Catch up TV review: Vlogglebox, Outlander, The Autistic Gardener
Ivan Radford | On 02, Jul 2017
What’s available on-demand on Freeview? Keep up-to-date with our weekly catch-up TV column, including reviews of shows on ITV Hub, new releases on All 4 and a guide to My5.
(For BBC TV reviews and round-ups, see our weekly Best of BBC iPlayer column. Or for reviews of the shows on All 4’s Walter Presents, click here.)
Vlogglebox (All 4)
When Channel 4’s Gogglebox became an overnight smash hit, it was only a matter of time until the inevitable spin-offs would come. Sure enough, first there was Sprogglebox, which saw children voice their opinions from the living room sofa. Now, along comes Vlogglebox, a show that aims to look at what teenagers are watching. It’s a smart move, but one even smarter than you might think, as the show doesn’t watch them watching telly on the couch, but on the bus, in the park, and anywhere else they can get a mobile data signal. Airing on E4, the result gives us the closest thing mainstream media has got to capturing the way that kids stream content in the modern age, as they react to everything from Jaden Smith’s white Batman music video to bees bonking on a window sill to Jimmy Fallon and Miley Cyrus busking in bad wigs. YouTubers link it together, adding a sincere sentiment to an undeniably commercially-driven project, but you wish that the show gave us a wider look at the world of online video than short viral clips and memes – from web series to vloggers’ own videos, there’s a whole lot more to YouTube than James Corden’s Carpool Karaoke.
The Autistic Gardener (All 4)
You can almost hear the cogs whirring behind Channel 4’s decision to commission The Autistic Gardner, a series that manages to combine a popular pastime (gardening) with a hot-button mental health issue (autism) and TV’s fondness for documentaries with the least subtle title possible. But ignore the preconceptions that come with the title and this documentary (back for Season 2) emerges as a gentle, genuine affair. Our hero is Alan Gardner (“I’m a gardener, literally: it’s my name”), an autistic landscape designer who goes about transforming people’s backyards into something beautiful. With the format comes all the usual cliches, as the programme makers ramp up the jeopardy of whether his clients will like his ideas or not, but they’re balanced out by the lack of cliches elsewhere. While those on the Asperger’s spectrum are often thought of as having a rote set of symptoms, The Autistic Gardener picks out the ones that apply to Alan in a way that’s positive. His focus on patterns, for example, helps him to think differently – something that’s presented as an ability, not a disability. Tellingly, he takes extra care to explain to the two couples who want him to join their gardens together the concept behind his vision – a spiral-based design that’s inspired by the shared of propellors thrown out from a jet engine. Once they can see that, they become much keener about his proposals. As far that faux-jeopardy that comes with the territory, there’s more moving ground to be mined in the way that Alan struggles to face four unhappy people at once. The result is a welcome challenge to the perception of autism in the media, celebrating Alan’s talents and personality without every being patronising, or even boring. Alan’s pink hair, meanwhile, is a bonus.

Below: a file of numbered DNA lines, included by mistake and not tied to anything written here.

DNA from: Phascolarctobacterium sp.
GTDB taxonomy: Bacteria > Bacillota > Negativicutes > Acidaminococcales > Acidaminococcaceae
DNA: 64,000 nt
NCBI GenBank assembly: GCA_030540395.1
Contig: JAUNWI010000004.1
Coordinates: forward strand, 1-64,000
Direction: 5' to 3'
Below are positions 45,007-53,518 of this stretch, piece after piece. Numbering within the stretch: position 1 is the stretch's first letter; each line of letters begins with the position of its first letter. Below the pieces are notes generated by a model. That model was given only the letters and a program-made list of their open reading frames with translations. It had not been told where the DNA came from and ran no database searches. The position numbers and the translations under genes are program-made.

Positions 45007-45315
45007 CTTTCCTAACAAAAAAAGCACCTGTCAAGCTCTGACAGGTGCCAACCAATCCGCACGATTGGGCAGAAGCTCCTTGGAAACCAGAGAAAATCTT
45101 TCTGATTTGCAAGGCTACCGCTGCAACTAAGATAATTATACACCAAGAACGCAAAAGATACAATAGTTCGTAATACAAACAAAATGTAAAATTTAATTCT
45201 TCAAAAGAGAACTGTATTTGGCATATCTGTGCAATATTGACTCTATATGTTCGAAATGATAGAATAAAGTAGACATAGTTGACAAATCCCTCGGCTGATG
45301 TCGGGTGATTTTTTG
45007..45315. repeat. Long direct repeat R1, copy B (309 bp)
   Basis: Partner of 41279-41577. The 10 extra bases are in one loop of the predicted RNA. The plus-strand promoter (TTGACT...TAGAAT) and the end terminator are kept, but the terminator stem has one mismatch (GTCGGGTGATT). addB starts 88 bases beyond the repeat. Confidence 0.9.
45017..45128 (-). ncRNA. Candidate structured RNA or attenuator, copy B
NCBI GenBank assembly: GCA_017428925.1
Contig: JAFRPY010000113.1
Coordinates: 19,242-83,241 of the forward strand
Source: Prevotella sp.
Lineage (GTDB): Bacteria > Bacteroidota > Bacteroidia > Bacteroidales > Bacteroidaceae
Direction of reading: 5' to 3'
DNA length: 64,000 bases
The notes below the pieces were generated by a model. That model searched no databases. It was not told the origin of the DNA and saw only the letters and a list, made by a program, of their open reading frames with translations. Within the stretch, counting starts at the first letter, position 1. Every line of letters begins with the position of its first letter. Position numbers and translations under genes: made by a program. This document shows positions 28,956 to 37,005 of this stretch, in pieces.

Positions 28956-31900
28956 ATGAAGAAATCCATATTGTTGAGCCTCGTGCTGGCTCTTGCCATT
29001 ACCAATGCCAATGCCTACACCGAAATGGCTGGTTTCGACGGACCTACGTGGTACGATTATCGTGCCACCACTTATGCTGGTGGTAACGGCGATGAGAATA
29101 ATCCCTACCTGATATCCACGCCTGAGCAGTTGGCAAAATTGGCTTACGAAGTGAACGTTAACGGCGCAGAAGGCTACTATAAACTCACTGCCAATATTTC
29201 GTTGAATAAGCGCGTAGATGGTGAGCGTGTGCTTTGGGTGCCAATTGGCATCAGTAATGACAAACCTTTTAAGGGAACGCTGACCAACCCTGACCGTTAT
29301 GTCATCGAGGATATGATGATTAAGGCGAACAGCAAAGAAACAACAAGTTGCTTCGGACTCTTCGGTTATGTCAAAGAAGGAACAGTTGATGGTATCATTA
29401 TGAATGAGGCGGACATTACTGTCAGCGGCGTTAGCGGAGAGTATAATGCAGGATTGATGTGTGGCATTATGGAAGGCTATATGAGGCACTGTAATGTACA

Outlander (All 4)
A man and a woman break into an abandoned castle. They run down into the basement. She perches on the table. He leans in to kiss her. She stops him – and pushes his head down towards her legs. It’s a striking moment in the opening episode of Outlander. Up until that point, the scene could have been from any historical fantasy series. But Outlander is no Game of Thrones, with its male gaze and frequently naked women. Based on the books by Diana Gabaldon, this is a female-led show, with a fully-fledged woman out in front.
The programme follows Claire (Caitriona Balfe), who finds herself transported from the 1940s back to 18th century Scotland. We join her as she reunites with her husband, Frank (Tobias Menzies), after being separated by World War II. They go on a jaunt to Scotland, where she hopes to reconnect – and he hopes to geek out over the area’s history.
The script quietly sows seeds of the past underneath the quaint countryside present, from the traditions and superstitions of Samhain to Frank’s investigations into his ancestor, the nasty army captain “Black” Jack Randall. It’s only after an enchantingly shot druid ritual that we finally make our jump – a final act turn that makes sure that characters drive the plot, not magic.
Here, Claire meets Scottish rebel Jamie (Sam Heughan), a hunk of pure ginger who’s been wounded in a fight. Before the camera can start swooning over the injured hottie, though, Claire steps in to offer medical help. At a time when manly sword-swinging makes for the biggest show on TV, the result is a satisfying rallying cry for heroes in skirts – and not just kilts. In a sea of male-driven epics, Outlander is a series with a uniquely female gaze. It leaves you wanting to see more.
Episodes are shown weekly on Thursdays on More4, while the whole of Season 1 and 2 are available on Amazon Prime Video.